You tell us often (thank you!) the value of our work. You say it gives you hope, and you are often someone isolated geographically or spiritually. You tell us about inspiration from seeing ways that others heal as individuals, families, and parishes.
Publishing these voices for all of us to read has been and continues to be a labor of love and an act of Incarnation, consciously bringing into words and out into the open (before a virtual community of faith) what is true, what is good, what is suffering without flinching because we have sure hope, and what is new life without hesitation because we have stories that show the treasure of faith and a relationship with God no matter how dark a season of life we have endured.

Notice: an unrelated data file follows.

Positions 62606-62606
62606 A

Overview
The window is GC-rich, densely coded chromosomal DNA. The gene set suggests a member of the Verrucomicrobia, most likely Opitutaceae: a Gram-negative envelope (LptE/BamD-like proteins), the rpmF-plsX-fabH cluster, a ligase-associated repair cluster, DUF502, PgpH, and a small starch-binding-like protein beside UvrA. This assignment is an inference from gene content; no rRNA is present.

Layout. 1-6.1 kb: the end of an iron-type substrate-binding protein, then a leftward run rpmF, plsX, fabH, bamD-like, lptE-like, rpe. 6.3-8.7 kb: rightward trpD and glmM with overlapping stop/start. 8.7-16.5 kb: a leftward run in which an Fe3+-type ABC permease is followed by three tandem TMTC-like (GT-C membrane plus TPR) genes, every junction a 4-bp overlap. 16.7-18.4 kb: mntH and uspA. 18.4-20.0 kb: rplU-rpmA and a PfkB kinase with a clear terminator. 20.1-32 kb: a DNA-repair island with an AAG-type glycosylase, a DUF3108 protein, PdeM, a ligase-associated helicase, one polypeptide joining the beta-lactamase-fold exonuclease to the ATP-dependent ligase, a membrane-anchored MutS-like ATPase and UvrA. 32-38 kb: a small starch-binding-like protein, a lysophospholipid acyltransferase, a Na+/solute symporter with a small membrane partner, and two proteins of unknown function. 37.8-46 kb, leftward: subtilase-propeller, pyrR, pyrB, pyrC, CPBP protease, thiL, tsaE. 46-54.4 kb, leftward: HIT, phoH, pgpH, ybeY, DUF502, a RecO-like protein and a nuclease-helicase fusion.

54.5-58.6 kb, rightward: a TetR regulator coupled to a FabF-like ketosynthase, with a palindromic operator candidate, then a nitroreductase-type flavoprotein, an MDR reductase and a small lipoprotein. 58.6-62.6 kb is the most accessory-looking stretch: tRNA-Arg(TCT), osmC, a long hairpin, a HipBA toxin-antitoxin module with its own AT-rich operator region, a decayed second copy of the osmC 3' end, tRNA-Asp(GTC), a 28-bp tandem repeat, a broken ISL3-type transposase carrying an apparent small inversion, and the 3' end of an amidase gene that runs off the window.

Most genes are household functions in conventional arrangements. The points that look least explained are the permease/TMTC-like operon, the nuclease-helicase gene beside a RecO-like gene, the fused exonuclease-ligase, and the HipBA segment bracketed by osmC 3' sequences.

Mary with her beautiful mother’s heart is a de facto patron to our work here. She held the full suffering of her Son in her heart, and bore as quiet witness the myriad sorrows He faces, like inexplicable injustices, cruel rejections, pride, stupidity – and the unwavering call to trust God.
Mary’s was far from a passive interior life, but it is her interior life that guides some of us into our own Magnificat – that is, our own “yes” to God’s fulfillment of our respective purposes regardless of abuse and regardless of the Church not feeling like home for many Survivors and even some Catholics.
Our fifth year begins with the Solemnity of Mary, the Holy Mother of God. Her love is not marred by division. Her life was characterized by an ability to ponder as an act of faith within a broken heart while her Son upended settled paradigms that failed to bring people to God.